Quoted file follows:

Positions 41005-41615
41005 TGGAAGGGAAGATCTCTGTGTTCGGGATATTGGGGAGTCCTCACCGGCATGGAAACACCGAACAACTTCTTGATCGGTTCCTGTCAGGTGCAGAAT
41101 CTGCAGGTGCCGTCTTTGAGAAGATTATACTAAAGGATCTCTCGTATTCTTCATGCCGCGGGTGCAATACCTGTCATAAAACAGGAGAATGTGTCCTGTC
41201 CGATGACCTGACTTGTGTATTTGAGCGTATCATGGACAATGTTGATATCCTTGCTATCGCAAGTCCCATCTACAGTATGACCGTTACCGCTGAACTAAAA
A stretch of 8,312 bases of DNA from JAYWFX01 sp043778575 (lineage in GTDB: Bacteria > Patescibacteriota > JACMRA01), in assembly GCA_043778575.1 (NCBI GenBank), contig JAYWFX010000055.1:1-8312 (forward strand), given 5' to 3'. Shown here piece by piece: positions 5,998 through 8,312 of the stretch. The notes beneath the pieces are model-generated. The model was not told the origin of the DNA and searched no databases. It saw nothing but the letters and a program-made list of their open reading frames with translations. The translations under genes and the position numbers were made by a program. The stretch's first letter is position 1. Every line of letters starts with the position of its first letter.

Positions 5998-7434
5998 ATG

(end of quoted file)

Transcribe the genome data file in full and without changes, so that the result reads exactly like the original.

Positions 41005-41615
41005 TGGAAGGGAAGATCTCTGTGTTCGGGATATTGGGGAGTCCTCACCGGCATGGAAACACCGAACAACTTCTTGATCGGTTCCTGTCAGGTGCAGAAT
41101 CTGCAGGTGCCGTCTTTGAGAAGATTATACTAAAGGATCTCTCGTATTCTTCATGCCGCGGGTGCAATACCTGTCATAAAACAGGAGAATGTGTCCTGTC
41201 CGATGACCTGACTTGTGTATTTGAGCGTATCATGGACAATGTTGATATCCTTGCTATCGCAAGTCCCATCTACAGTATGACCGTTACCGCTGAACTAAAA
A stretch of 8,312 bases of DNA from JAYWFX01 sp043778575 (lineage in GTDB: Bacteria > Patescibacteriota > JACMRA01), in assembly GCA_043778575.1 (NCBI GenBank), contig JAYWFX010000055.1:1-8312 (forward strand), given 5' to 3'. Shown here piece by piece: positions 5,998 through 8,312 of the stretch. The notes beneath the pieces are model-generated. The model was not told the origin of the DNA and searched no databases. It saw nothing but the letters and a program-made list of their open reading frames with translations. The translations under genes and the position numbers were made by a program. The stretch's first letter is position 1. Every line of letters starts with the position of its first letter.

Positions 5998-7434
5998 ATG